Adding Services

Overview

This guide will teach you how to add a service to the Shopware 6 Administration, using BottleJS.

This documentation chapter will cover the following topics:

  • What is an administration service?

  • How to register a new administration service for your plugin

Prerequisites

All you need for this guide is a running Shopware 6 instance and full access to both the files and a running plugin. Of course you'll have to understand JavaScript, but that's a prerequisite for Shopware as a whole and will not be taught as part of this documentation.

Register a new service

For this example, we want to use the following service. It's supposed to get random jokes. It is placed in <administration root>/services/joke.service.js and looks like the example seen below:

export default class JokeService {
constructor(httpClient) {
this.httpClient = httpClient;
}
joke() {
return this.httpClient
.get('https://v2.jokeapi.dev/joke/Programming?blacklistFlags=nsfw,religious,political')
.then(response => response.data)
}
}

For now this service class is not available in the injection container. To fix this, a new script is placed at <administration root>/init/joke-service.init.js and imported in the main.js file of our plugin:

import JokeService from '../services/joke.service'
Shopware.Service().register('joker', (container) => {
const initContainer = Shopware.Application.getContainer('init');
return new JokeService(initContainer.httpClient);
});

Service injection

A service is typically injected into a vue component and can simply be referenced in the inject property:

Shopware.Component.register('swag-basic-example', {
inject: ['joker'],
created() {
this.joker.joke().then(joke => console.log(joke))
}
});

To avoid collision with other properties like computed fields or data fields there is an option to rename the service property using an object:

Shopware.Component.register('swag-basic-example', {
inject: {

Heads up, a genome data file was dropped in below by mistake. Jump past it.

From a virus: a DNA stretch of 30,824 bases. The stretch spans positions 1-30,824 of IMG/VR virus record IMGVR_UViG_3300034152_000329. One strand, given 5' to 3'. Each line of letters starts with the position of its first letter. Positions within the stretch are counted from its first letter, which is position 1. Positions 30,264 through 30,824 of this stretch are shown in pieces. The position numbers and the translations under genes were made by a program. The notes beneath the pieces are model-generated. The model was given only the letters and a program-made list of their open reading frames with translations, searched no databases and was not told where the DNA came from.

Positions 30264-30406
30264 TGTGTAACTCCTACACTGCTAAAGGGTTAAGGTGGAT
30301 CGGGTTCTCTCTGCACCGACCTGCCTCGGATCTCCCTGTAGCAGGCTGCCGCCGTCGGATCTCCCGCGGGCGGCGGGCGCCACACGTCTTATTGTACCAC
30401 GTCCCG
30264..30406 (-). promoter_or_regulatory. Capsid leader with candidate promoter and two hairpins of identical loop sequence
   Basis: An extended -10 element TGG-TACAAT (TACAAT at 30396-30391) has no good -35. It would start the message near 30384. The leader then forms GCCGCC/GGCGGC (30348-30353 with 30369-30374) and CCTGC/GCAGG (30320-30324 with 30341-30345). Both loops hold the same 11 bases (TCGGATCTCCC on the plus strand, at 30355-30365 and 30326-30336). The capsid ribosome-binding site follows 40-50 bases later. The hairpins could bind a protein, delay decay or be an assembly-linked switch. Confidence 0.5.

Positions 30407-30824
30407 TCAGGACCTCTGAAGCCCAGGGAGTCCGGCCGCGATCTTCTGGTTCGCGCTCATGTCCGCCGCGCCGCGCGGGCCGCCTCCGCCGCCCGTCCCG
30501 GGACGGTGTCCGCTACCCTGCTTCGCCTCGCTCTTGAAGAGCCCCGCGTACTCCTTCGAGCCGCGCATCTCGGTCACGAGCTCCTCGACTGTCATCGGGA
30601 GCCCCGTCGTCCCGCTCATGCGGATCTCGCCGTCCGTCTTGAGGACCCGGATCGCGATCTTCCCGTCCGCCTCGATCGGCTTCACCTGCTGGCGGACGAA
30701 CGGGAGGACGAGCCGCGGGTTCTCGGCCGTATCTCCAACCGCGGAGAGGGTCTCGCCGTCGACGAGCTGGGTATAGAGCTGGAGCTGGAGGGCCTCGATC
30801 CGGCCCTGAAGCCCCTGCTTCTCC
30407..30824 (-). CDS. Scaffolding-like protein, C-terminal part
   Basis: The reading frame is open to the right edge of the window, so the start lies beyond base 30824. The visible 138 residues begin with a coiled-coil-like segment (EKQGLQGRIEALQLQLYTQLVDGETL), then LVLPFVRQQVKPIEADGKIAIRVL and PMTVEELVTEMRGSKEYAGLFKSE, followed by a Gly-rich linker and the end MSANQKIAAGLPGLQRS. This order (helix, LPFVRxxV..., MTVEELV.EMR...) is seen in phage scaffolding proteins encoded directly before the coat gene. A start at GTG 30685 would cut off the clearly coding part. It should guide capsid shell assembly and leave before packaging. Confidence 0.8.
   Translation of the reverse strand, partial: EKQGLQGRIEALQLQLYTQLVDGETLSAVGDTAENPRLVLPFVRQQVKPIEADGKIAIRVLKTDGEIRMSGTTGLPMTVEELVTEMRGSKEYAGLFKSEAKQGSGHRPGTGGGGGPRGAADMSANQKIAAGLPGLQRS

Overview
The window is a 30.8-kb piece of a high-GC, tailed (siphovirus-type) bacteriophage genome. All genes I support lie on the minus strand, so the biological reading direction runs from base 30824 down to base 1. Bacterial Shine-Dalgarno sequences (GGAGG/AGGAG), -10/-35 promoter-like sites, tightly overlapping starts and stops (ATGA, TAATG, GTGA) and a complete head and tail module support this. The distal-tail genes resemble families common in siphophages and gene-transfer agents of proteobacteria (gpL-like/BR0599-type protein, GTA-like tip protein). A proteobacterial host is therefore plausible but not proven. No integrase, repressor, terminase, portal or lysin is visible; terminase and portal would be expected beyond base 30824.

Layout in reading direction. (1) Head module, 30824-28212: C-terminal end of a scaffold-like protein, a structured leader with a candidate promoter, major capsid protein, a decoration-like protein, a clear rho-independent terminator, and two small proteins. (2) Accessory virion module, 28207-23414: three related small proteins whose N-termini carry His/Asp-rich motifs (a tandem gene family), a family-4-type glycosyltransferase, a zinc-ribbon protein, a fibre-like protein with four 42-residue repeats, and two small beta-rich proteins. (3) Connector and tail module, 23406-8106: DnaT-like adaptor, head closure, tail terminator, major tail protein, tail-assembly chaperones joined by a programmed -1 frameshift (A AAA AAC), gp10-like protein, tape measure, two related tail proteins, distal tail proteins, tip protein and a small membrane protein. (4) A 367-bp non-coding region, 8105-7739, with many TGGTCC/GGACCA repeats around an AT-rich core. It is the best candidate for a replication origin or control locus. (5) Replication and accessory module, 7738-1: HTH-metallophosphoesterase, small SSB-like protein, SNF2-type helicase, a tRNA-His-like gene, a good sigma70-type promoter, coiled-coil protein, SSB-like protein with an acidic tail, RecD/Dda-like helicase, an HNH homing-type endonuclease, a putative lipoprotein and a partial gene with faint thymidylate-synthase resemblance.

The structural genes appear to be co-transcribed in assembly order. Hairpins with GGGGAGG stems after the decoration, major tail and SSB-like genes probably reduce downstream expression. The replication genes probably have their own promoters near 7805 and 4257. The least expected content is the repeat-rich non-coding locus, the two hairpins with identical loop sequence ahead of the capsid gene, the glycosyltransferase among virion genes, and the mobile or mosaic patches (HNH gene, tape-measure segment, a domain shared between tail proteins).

jokeService: 'joker'
},
created() {
this.jokeService.joke().then(joke => console.log(joke))
}
});

Adding a middleware

BottleJS also allows us to add middleware to our services.

This code sample is based on the example in the BottleJS documentation. For this we need to change our previously used service, as seen below:

class JokeService {
constructor(httpClient) {
this.httpClient = httpClient;
this.isActive = false;
}
joke() {
return this.httpClient
.get(`https://v2.jokeapi.dev/joke/Programming?blacklistFlags=nsfw,religious,political`)
.then(response => response.data)
}
}

Now that we've added an isActive flag, we can react to it in our middleware and throw an exception if the service is not active.

Shopware.Application.addServiceProviderMiddleware('joker', (service, next) => {
if(!service.isActive) {
return next(new Error('Service is inActive'));
}
next();
});
Shopware.Service().register('joker', (container) => {
const initContainer = Shopware.Application.getContainer('init');
return new JokeService(initContainer.httpClient);
});

Decorating a service

Service decoration can be us in a variety of ways. Services can be initialized right after their creation and single methods can get an altered behavior. Like in the service registration, a script that is part of the main.js is needed.

Decorators are just simple functions, which intercept a service in the provider phase. This means that a service can only be decorated in the timeframe between it being created and it being accessed for the first time.

If you need to alter a service method return value or add an additional parameter you can also do this using decoration. For this example a funny attribute is added to the requested jokes by the previously registered JokeService:

Shopware.Application.addServiceProviderDecorator('joker', joker => {
const decoratedMethod = joker.joke;
joker.joke = function () {
return decoratedMethod.call(joker).then(joke => ({
...joke,
funny: joke.id % 2 === 0
}))
};
return joker;
});

Next steps

Now that we have created a service, you might want to create or customize a administration component: